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Beyond the Parade

June 19, 2023

Last year, we wrote a blog post on the importance of recognizing that the modern-day Pride parade began as a march against oppression. We wanted to acknowledge that Pride has never solely been a celebration; it has always been an act of defiance. Unfortunately, with the concerning rise in queer and trans hate over the past year, it has become even more important to recognize that Pride celebrations symbolize the resilience and defiance of queer and trans people.

A Year in Review:

Since the beginning of 2023, over 500 bills targeting the queer community have been introduced across the United States, and 44 have been enacted.[1] The Florida legislature, for example, recently passed a bill allowing trans minors to be taken away from their family if their guardians have allowed them to receive gender affirming care. And although there are no shortage of similar stories in the US, queer hate is not exclusive to America. New Brunswick’s premier and education minister recently revised a policy on queer protections in schools, now allowing teachers to refuse to use a student’s proper pronouns or chosen name. The revised policy also no longer guarantees that students can participate in extracurricular activities, including sports, that are consistent with their gender identity.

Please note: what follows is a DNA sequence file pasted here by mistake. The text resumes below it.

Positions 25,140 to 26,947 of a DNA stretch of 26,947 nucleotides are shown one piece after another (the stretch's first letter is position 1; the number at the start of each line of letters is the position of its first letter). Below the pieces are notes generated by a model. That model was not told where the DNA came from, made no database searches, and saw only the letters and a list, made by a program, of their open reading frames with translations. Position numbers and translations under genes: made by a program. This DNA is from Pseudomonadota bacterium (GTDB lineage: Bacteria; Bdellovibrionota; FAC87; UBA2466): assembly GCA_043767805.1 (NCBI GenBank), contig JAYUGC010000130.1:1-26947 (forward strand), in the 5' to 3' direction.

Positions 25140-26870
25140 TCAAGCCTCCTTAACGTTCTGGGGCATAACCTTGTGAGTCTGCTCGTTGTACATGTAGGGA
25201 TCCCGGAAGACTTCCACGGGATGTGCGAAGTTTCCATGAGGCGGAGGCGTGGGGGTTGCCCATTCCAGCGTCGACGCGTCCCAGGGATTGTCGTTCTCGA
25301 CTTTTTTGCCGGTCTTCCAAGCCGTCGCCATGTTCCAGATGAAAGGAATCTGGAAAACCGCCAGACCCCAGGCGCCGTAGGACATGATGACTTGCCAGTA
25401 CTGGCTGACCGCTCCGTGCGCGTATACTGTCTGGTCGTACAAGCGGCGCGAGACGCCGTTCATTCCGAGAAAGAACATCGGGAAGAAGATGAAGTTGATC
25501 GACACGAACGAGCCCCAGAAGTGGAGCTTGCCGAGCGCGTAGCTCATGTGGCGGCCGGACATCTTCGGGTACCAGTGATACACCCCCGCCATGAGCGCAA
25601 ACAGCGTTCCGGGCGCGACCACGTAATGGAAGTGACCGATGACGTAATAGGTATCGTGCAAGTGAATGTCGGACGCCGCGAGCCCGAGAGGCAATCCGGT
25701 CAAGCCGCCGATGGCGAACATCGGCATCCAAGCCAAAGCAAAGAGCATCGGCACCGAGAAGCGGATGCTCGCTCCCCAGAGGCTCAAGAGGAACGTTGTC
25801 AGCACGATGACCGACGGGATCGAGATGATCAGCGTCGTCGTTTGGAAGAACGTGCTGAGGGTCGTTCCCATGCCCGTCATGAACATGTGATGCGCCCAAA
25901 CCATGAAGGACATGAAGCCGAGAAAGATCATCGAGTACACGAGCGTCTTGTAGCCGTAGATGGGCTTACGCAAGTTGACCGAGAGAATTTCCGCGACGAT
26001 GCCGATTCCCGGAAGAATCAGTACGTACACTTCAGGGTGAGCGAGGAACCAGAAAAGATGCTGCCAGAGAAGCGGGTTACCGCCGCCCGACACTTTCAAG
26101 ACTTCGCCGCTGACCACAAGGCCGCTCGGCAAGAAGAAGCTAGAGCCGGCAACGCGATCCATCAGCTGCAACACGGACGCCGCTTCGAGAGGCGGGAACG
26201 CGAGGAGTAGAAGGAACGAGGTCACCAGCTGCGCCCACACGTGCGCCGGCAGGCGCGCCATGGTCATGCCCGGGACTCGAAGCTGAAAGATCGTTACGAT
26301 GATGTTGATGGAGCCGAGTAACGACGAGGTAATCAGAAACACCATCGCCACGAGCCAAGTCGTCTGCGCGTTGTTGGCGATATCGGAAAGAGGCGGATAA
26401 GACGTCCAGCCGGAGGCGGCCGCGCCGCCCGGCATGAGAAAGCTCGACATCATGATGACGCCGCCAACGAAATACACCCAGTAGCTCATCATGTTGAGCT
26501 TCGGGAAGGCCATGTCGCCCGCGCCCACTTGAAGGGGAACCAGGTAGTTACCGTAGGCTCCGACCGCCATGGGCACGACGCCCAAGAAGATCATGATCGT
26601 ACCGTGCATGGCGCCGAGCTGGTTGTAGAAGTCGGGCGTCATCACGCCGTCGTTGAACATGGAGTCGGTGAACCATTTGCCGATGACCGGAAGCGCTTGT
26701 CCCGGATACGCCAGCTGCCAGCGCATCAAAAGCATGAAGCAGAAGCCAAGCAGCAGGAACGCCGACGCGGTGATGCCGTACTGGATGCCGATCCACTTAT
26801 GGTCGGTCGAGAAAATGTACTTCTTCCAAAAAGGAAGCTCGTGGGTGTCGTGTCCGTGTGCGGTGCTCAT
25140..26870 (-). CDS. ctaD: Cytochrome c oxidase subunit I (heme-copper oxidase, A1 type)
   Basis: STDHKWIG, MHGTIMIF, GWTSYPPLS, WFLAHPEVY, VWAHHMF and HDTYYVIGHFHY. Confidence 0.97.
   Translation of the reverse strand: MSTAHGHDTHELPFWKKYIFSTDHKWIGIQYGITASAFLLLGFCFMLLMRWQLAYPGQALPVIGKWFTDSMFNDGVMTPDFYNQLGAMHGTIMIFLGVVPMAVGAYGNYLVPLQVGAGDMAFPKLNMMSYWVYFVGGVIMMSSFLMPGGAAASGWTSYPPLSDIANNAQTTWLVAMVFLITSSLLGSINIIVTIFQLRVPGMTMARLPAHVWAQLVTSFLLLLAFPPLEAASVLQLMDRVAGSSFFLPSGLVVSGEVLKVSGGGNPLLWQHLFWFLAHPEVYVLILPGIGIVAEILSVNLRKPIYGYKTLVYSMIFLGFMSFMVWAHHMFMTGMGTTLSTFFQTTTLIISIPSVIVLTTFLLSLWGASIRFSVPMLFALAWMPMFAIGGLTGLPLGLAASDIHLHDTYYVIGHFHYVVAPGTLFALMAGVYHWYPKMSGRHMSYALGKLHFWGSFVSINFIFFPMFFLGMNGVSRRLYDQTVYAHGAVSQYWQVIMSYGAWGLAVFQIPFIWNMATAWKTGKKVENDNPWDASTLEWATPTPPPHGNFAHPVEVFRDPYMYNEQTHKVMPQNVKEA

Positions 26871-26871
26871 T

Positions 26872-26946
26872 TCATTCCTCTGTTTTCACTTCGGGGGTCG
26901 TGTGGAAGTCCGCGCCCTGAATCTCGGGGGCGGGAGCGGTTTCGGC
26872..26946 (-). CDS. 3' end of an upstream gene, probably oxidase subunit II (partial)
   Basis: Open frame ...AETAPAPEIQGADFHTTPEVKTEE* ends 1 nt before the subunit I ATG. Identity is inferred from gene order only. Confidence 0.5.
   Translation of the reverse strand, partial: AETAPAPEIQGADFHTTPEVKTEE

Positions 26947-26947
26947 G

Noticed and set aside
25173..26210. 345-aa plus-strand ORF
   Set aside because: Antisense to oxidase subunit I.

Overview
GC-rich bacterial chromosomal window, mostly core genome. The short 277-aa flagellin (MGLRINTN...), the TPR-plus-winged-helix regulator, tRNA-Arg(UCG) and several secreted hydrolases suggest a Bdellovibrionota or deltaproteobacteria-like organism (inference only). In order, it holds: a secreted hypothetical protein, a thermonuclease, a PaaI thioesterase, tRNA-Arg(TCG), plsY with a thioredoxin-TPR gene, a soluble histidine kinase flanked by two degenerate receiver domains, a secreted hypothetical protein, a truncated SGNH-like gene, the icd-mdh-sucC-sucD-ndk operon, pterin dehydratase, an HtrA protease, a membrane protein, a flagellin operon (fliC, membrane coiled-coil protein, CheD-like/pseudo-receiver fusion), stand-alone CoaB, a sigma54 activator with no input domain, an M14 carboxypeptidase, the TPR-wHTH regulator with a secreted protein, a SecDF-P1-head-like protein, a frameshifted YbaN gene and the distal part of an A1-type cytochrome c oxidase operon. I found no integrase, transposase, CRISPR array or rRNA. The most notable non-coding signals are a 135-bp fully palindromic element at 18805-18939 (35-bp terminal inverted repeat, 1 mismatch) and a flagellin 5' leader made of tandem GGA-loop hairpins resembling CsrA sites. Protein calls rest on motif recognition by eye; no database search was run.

These bills reflect a frightening change in societal attitudes, the effect of which can be seen in the actions of both major corporations and individuals. Starbucks has allegedly banned Pride decorations from certain stores, and after receiving bomb threats over Pride merchandise, Target made the decision to pull back certain items in its collection. At Ontario schools, Pride flags have been torn down and thrown into garbage cans, and students have been absent in an effort to boycott Pride celebrations.

The current treatment of queer and trans rights seems to stand in direct opposition to a celebratory parade.

A Path Forward:

Understanding the historical context of Pride empowers us to appreciate its true significance. By acknowledging the ongoing violence and discrimination faced by the queer and trans community, we can begin to recognize the importance of renewing our commitment to fostering inclusivity, supporting advocacy efforts, and educating ourselves and others.

In our blog post last year, we considered whether in addition to celebrating, we should return to the roots of Christopher Street Liberation Day to re-emphasize the inherently political aspect of Pride. Now, the answer is clear.

[1] If you are interested in staying up to date on the progression of anti-LGBTQ+ bills in the United States, the Human Rights Campaign is a great resource.